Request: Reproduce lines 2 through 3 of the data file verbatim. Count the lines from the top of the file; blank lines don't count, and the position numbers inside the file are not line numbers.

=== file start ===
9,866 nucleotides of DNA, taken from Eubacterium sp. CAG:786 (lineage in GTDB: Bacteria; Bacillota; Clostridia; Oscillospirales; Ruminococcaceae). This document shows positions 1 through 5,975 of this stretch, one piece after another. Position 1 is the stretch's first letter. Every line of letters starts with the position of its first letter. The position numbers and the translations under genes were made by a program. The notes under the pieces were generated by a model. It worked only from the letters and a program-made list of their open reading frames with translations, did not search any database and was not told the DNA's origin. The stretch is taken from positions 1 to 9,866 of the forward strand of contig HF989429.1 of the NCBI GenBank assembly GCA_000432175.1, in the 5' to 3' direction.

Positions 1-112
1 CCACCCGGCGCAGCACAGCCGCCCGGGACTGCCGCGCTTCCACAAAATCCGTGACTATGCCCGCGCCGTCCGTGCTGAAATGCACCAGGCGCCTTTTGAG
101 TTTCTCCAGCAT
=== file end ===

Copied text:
Positions 1-112
1 CCACCCGGCGCAGCACAGCCGCCCGGGACTGCCGCGCTTCCACAAAATCCGTGACTATGCCCGCGCCGTCCGTGCTGAAATGCACCAGGCGCCTTTTGAG